A fire hazard is situation where there is greater than normal risk of harm to property or people due to fire. It can be defined as a hazardous area where fire will start or where smokes or gasses can be generated, or where an explosion can occur endangering the lives of people.
TYPES OF HAZARDS
A)Electrical Fire Hazards
Electrical system failures and the misuse of electrical equipment are leading causes of workplace fires. Fires can result from loose ground connections, wiring with frayed insulation, or overloaded fuses, circuits, motors, or outlets.
To prevent electrical fires, employees shall:
1)Make sure that worn wires are replaced.
2)Use only appropriately rated fuses.
3)Never use extension cords as substitutes for wiring improvements.
4)Use only approved extension cords [i.e., those with the Underwriters Laboratory (UL) or 5)Factory Mutual (FM) label].
6)Check wiring in hazardous locations where the risk of fire is especially high.
7)Check electrical equipment to ensure that it is either properly grounded or double insulated.
8)Ensure adequate spacing while performing maintenance.
Portable electric heaters shall have tip-over protection that automatically shuts off the unit when it is tipped over. There shall be adequate clearance between the heater and combustible furnishings or other materials at all times.
C)Office Fire Hazards
Fires in offices have become more likely because of the increased use of electrical equipment, such as computers and fax machines. To prevent office fires, employees shall:
1)Avoid overloading circuits with office equipment.
2)Turn off nonessential electrical equipment at the end of each workday.
3)Keep storage areas clear of rubbish.
4)Ensure that extension cords are not placed under carpets.
5)Ensure that trash and paper set aside for recycling is not allowed to accumulate.
D) Cutting, Welding, and Open Flame Work
1. All necessary hot work permits have been obtained prior to work beginning.
2. Cutting and welding are done by authorized personnel in designated cutting and welding areas whenever possible.
3. Adequate ventilation is provided.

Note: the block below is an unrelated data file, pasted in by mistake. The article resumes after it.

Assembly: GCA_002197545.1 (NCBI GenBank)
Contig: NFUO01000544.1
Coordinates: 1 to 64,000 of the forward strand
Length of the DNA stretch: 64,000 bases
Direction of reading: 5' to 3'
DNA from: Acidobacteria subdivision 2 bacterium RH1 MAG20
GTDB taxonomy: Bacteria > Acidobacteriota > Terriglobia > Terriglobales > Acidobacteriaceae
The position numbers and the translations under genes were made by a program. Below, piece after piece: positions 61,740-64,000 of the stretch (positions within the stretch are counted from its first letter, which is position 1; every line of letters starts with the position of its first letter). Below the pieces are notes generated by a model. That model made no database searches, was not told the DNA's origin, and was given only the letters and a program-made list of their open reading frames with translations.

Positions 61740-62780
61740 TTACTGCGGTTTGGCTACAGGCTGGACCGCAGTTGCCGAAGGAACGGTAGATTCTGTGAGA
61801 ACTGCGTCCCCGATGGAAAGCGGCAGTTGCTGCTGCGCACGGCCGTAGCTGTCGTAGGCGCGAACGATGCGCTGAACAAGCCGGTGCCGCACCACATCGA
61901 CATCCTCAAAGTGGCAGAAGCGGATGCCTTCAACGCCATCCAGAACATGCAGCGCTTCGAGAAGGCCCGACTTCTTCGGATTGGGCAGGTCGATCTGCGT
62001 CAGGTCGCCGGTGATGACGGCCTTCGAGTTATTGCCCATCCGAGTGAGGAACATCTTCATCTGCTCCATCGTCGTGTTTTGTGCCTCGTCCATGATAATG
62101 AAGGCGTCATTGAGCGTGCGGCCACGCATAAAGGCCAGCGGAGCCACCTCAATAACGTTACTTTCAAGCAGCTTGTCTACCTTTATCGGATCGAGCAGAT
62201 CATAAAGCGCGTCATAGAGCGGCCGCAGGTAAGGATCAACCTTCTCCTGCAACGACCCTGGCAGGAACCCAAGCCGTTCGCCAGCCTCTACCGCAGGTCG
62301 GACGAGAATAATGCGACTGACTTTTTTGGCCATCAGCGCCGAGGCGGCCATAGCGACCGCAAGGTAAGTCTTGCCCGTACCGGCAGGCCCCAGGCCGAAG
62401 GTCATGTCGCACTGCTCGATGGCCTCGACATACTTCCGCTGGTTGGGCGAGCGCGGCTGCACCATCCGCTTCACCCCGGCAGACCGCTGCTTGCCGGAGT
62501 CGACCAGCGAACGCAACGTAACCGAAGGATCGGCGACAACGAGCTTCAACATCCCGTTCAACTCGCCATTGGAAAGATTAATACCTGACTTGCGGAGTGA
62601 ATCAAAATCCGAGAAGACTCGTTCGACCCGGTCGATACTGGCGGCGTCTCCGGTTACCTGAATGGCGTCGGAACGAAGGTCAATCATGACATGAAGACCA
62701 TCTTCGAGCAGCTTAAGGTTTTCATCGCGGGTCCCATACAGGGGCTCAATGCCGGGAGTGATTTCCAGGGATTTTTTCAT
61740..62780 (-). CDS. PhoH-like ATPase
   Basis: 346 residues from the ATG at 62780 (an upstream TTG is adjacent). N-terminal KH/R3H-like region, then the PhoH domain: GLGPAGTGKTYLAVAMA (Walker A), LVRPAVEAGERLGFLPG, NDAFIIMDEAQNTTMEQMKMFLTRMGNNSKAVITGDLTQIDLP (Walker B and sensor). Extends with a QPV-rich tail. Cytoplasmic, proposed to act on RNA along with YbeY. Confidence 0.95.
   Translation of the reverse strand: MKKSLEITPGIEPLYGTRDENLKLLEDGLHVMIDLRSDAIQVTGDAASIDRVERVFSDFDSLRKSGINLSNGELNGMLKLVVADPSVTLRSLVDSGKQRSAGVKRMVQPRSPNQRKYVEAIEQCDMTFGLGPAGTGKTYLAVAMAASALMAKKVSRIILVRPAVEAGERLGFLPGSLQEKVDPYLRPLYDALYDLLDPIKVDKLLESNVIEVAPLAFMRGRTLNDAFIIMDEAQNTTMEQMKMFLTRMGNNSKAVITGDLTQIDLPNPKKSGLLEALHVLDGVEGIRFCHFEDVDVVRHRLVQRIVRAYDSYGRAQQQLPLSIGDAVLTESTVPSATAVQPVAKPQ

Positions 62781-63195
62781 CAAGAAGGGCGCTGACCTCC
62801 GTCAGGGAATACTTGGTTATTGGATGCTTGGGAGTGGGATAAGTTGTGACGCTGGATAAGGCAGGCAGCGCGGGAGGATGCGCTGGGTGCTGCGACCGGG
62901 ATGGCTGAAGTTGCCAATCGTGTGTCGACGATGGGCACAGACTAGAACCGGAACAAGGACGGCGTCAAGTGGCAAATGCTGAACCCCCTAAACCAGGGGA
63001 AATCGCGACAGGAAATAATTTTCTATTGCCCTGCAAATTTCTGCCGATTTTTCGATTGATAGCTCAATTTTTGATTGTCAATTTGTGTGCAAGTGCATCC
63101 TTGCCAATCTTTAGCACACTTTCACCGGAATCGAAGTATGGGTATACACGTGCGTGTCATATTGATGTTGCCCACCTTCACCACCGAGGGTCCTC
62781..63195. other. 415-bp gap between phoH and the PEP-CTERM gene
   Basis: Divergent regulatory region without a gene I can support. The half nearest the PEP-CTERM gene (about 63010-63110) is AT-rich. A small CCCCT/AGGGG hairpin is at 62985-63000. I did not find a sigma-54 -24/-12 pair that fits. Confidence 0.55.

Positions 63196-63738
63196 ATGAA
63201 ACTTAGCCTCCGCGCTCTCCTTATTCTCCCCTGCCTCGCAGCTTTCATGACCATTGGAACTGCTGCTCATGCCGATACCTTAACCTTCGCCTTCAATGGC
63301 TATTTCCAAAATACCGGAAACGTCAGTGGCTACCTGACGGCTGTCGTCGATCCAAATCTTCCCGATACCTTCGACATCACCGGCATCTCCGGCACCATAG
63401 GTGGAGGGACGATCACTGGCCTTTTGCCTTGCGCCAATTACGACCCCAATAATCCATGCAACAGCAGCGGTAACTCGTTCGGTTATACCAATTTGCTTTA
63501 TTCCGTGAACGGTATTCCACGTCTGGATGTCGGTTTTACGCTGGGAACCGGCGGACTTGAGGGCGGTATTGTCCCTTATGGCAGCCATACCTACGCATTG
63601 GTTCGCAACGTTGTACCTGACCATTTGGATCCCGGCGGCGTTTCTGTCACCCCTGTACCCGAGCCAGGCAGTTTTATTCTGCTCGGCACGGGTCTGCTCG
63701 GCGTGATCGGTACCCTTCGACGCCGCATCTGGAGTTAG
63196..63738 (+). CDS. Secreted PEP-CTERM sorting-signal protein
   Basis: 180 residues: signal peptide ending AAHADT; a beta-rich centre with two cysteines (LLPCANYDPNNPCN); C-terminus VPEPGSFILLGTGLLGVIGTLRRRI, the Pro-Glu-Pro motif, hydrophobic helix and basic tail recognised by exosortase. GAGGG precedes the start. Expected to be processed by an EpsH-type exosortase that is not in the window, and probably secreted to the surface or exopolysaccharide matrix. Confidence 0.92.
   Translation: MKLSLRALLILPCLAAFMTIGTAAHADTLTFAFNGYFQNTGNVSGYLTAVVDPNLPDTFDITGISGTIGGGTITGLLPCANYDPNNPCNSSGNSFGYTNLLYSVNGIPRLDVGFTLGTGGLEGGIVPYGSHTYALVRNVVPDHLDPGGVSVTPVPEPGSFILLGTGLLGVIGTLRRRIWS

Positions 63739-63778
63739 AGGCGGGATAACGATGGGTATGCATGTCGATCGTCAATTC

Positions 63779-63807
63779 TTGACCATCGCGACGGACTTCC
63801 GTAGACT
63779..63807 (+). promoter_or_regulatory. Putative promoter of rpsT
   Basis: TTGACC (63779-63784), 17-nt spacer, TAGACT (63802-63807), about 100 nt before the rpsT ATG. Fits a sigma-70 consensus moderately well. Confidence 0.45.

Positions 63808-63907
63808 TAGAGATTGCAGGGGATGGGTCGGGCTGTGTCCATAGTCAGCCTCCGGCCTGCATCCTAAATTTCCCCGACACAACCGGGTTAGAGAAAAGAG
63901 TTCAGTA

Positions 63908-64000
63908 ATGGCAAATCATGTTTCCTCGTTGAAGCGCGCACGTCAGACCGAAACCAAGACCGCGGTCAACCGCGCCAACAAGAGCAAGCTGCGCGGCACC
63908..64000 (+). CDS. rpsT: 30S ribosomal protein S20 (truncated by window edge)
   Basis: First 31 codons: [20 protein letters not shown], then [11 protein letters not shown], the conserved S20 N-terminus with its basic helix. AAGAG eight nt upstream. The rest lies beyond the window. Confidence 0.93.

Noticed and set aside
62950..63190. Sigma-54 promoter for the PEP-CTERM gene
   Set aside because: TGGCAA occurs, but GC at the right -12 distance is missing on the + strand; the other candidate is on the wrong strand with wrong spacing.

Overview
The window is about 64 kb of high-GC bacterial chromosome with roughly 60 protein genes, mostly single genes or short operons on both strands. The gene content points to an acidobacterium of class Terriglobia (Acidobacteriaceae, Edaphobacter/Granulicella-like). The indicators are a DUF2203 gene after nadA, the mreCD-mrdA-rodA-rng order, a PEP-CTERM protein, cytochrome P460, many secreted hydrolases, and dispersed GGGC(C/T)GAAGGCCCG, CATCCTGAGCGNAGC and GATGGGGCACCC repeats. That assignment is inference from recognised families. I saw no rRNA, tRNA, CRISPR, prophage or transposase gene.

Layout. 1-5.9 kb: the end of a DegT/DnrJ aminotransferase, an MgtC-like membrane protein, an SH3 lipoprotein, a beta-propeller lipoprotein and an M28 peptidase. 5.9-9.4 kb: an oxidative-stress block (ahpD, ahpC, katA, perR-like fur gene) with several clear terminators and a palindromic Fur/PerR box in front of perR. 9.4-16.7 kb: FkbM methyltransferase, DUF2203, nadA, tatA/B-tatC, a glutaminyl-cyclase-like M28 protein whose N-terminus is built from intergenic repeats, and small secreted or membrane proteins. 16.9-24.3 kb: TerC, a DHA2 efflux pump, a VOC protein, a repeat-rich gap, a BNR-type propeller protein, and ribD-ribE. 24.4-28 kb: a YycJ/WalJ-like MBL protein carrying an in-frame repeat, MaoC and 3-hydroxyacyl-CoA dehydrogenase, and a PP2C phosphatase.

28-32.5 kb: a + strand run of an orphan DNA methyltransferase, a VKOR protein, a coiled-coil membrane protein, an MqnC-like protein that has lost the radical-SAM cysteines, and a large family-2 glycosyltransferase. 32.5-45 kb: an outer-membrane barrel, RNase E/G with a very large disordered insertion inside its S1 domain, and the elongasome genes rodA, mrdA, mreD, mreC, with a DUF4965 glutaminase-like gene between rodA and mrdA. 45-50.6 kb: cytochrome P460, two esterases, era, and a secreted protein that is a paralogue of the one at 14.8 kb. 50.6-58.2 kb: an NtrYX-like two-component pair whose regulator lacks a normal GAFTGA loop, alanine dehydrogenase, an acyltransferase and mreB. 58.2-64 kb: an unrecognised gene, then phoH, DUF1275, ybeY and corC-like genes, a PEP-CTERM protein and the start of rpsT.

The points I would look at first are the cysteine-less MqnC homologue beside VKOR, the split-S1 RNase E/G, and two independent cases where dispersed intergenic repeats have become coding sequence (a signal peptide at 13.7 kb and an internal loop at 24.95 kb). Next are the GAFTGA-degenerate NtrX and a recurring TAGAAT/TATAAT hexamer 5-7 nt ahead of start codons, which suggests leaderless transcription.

4. Torches, regulators, pressure-reducing valves, and manifolds are UL listed or FM approved.
5. Oxygen-fuel gas systems are equipped with listed and/or approved backflow valves and pressure-relief devices.
6. Cutters, welders, and helpers are wearing eye protection and protective clothing as appropriate.
7. Cutting or welding is prohibited in sprinklered areas while sprinkler protection is out of service.
8. Cutting or welding is prohibited in areas where explosive atmospheres of gases, vapors, or dusts could develop from residues or accumulations in confined spaces.
9. Cutting or welding is prohibited on metal walls, ceilings, or roofs built of combustible sandwich-type panel construction or having combustible covering.
10. Confined spaces such as tanks are tested to ensure that the atmosphere is not over ten percent of the lower flammable limit before cutting or welding in or on the tank.
Smoking is prohibited in all Company Name buildings. Certain outdoor areas may
also be designated as no smoking areas. The areas in which smoking is prohibited outdoors are identified by NO SMOKING signs.
HAZARDS ARISING DURING CONSTRUCTION
During the construction phase, hazards may arise which are related either to the
flammability of landfill gas or to it’s potentially asphyxiating properties. In particular cases,
it is possible that toxicity effects may be significant. The following sub-sections of the
Guidance Note may be used to form the basis of Specification Clauses for incorporation in
Contract Documentation for developments within the Consultation Zone.
three main class of occupancies, on the basis of fire load. this also conforms to the relevant Indian standard specification.
a) low fire load: generally, residential premises offices, hotels, etc
b)Moderate fire load: generally retail shops and factory buildings.
c)high fire load: generally bulk storage godowns and warehouses.
FIRE PROTECTION SYSTEM
fire prevention has been dealt with at appropriate places. fire prevention has another dimension viz. loss reduction through fire detection and fire extinguishment which together constitute fire protection. when fire is detected in its early stages, trained personnel can easily extinguish it using first aid appliances. automatic fire detection systems can thus help minimize losses. these detectors are actually activated by smoke, radiation or heat.
the different fire extinguishment systems are as follows.
1) FIRST AID APPLIANCES
these are portable extinguishers, buckets and internal hose reels designed for use on fire in the early stage.
these are mobile mechanically driven fire engines and tailor pumps and hydrant system installed in the compound. hydrant systems involve the provision of adequate water supplies along with piping hoses, nozzles etc
this is a device designed for automatic detection and extinguishment of a fire by the use of water in its initial stages. its operation simultaneously causes an alarm bell to sound.
4)SPECIAL EXTINGUSHMENT SYSTEMS
Automatic medium and high velocity water spray systems. these are used to protect special hazards eg. for extinguishing fire in open tanks of certain high flashing flammable liquids and for protecting storage tanks containing low flashing hazardous liquid or gases against heat from an exposure fire.